Custom software cost estimation is hard and often inaccurate due to the complex nature of the development process. In fact, a study by McKinsey revealed that 66% of software projects go over budget.
“Can you give me a custom software cost estimate for my project?” is usually one of the first questions we are asked when a prospect is inquiring about our custom development services. This question is fair and wise to ask.
While difficult, estimating the cost of a custom software project is possible with a process centered around uncovering the core business issue(s) and defining the desired outcome.
Why is custom software cost estimation so difficult?
Two words: hidden complexity.
Custom software development is complex and filled with unknown variables, which makes it nearly impossible to predict unexpected challenges and obstacles that may arise, especially if the project involves connecting with other applications.
A few years ago, I had a building constructed for one of my businesses. When the construction team started doing the site work, they uncovered large rocks in the ground. They did not anticipate finding big rocks when they gave us the estimate for doing the work.
As a result, the cost of site work went up. I wasn’t happy about paying the extra money. It wasn’t the contractor’s fault, and there is no way they could have known what they would find until they started digging.
Our team has lots of experience building custom software and leveraging that experience to anticipate things that may arise in a project; however, there is no way to know what they are going to find until they start working. We have found that approaching a software project with an approved budget often leads to more successful outcomes.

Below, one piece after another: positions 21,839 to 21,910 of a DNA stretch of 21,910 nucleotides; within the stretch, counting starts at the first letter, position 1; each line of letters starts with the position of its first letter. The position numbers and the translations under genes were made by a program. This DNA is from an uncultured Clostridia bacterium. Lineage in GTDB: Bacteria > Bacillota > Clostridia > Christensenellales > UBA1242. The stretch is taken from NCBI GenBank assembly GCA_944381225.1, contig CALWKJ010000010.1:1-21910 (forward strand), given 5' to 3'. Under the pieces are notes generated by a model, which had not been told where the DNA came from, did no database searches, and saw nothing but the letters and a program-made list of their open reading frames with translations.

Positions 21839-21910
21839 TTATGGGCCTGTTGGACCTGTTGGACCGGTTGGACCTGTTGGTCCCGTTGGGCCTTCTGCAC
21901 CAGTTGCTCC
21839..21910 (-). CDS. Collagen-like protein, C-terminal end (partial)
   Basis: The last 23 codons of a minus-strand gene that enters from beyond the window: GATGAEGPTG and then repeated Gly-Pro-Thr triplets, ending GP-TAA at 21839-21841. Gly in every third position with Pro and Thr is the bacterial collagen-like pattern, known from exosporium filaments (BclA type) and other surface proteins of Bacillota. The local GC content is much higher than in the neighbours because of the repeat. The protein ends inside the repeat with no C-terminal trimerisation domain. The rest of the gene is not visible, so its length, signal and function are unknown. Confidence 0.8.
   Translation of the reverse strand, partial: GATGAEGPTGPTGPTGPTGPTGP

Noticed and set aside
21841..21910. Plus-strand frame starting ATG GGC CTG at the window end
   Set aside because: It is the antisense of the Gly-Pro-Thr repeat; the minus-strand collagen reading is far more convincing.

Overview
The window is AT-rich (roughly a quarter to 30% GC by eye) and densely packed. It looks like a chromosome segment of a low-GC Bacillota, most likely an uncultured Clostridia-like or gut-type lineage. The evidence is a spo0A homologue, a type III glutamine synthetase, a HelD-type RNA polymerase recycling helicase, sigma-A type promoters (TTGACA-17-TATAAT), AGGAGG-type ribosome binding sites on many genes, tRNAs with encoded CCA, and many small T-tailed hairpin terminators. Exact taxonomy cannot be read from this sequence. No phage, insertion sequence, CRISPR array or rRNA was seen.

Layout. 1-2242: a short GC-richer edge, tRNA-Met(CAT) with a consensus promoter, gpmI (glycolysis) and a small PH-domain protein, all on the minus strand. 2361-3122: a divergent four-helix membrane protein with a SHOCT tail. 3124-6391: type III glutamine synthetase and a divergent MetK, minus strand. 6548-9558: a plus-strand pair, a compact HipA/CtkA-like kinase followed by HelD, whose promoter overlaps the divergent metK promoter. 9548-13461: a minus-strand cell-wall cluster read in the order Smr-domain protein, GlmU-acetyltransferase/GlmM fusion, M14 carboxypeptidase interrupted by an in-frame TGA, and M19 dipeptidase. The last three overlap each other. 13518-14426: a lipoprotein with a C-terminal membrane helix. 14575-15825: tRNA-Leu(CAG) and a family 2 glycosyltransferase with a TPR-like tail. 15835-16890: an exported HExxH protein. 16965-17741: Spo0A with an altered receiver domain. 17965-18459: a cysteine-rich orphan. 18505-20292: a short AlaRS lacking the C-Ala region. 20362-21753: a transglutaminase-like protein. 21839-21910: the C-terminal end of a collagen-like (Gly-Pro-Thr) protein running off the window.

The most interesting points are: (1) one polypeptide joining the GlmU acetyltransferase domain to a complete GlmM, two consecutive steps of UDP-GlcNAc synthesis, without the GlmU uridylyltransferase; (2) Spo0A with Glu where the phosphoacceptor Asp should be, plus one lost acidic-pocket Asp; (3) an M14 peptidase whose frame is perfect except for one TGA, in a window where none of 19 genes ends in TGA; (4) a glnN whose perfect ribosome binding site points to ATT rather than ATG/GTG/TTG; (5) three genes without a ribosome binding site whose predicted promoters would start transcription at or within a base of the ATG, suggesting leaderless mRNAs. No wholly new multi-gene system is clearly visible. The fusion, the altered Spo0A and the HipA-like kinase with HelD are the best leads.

Our Custom Software Cost Estimation Process
The next few paragraphs give an overview of our method for custom software cost estimation. This process has been refined over time to establish project expectations that align with your objectives and provide you with an accurate project estimate.
Every project begins with a complimentary discovery meeting. The purpose of these meetings is to learn more about your business and the project. This process will uncover how well your needs and our services align.
Our first objective is to deliver value, which is core to our business philosophy. Our consultants will work in close cooperation with you in the discovery phase to understand the core business problem the software will solve. In some cases, a custom software solution may not make sense.
For example, there may be existing software solutions that can be customized to meet your needs at a lower cost than a custom software project. In some instances, there is no clear ROI regarding cost reduction or revenue generation.
We aren’t interested in just building software; we want to build partnerships. Solid partnerships are built on mutual trust. We will only move forward with a project if we feel we can provide real value for you.
Engineering a Custom Solution
The next step is engineering a solution. In this phase, our Chief Executive Developer and software engineers will begin creating a software blueprint that addresses the core business problem.
Software engineering is similar to the work an architect does when creating a set of plans for a building project. The designer’s task is to carefully listen to the vision of the building’s owner and translate that vision into architectural renderings.